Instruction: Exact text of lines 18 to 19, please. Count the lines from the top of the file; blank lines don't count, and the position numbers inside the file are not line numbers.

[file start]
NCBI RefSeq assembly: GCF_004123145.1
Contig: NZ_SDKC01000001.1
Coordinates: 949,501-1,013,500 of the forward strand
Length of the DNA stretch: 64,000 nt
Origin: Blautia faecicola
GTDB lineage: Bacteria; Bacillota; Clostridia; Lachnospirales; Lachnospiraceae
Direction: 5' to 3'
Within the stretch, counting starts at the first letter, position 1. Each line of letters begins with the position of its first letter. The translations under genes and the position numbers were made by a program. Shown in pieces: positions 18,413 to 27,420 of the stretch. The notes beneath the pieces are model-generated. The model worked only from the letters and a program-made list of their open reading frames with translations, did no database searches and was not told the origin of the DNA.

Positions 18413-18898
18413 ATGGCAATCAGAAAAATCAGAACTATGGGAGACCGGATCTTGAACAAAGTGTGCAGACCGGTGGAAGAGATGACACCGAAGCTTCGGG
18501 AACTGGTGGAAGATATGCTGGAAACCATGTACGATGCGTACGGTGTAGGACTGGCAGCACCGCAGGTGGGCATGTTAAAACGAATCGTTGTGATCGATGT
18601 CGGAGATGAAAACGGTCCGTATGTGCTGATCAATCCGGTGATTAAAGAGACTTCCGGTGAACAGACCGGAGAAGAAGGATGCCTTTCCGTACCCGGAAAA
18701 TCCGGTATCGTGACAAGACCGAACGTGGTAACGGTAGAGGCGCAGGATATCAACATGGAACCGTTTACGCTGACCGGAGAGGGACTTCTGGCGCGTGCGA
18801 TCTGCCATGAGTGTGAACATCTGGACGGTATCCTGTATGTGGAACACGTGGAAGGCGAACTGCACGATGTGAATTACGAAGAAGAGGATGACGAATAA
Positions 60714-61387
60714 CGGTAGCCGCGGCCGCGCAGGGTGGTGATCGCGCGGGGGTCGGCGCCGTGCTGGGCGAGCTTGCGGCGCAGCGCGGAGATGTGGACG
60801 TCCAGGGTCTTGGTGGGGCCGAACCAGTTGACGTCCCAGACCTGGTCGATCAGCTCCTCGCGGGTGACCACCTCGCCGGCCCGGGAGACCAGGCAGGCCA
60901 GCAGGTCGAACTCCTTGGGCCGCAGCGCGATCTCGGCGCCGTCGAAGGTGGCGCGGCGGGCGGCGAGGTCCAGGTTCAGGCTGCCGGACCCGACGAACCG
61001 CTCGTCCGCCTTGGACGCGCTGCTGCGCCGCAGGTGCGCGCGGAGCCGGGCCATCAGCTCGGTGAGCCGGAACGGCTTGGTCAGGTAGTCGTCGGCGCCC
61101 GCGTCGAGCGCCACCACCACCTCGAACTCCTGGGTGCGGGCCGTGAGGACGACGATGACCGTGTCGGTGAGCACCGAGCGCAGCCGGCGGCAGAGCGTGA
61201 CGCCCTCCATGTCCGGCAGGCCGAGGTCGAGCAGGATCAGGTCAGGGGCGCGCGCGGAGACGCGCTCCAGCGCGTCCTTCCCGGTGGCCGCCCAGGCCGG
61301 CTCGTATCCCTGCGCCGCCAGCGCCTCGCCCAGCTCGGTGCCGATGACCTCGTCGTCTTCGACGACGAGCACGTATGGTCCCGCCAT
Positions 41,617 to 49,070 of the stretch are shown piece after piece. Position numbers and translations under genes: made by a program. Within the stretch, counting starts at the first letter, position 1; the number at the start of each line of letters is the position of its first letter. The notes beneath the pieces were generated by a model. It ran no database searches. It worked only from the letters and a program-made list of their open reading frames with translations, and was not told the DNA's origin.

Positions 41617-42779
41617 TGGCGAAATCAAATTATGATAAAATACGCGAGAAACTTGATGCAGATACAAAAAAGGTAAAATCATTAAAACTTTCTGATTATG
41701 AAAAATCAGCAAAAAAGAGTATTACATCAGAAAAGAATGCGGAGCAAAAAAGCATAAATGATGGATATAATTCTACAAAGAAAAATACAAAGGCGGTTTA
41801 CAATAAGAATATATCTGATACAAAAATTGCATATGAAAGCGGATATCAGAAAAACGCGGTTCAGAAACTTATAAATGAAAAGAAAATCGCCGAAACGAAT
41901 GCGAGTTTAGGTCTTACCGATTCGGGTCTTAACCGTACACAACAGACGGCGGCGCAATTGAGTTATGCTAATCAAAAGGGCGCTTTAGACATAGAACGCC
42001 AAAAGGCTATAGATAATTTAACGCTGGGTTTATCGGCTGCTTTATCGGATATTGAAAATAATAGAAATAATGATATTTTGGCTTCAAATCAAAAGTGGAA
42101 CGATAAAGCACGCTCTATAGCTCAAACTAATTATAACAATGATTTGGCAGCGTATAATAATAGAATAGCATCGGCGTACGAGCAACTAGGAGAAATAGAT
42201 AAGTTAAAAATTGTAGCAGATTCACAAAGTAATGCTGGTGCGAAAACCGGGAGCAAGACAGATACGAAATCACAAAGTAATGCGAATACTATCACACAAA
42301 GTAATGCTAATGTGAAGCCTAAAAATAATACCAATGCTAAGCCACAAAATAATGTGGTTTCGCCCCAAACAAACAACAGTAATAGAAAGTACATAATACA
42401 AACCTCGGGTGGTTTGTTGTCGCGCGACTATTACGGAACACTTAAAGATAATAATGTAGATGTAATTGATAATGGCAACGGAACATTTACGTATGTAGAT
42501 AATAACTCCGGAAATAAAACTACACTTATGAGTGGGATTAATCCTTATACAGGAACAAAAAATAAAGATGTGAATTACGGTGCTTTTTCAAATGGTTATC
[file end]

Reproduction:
60901 GCAGGTCGAACTCCTTGGGCCGCAGCGCGATCTCGGCGCCGTCGAAGGTGGCGCGGCGGGCGGCGAGGTCCAGGTTCAGGCTGCCGGACCCGACGAACCG
61001 CTCGTCCGCCTTGGACGCGCTGCTGCGCCGCAGGTGCGCGCGGAGCCGGGCCATCAGCTCGGTGAGCCGGAACGGCTTGGTCAGGTAGTCGTCGGCGCCC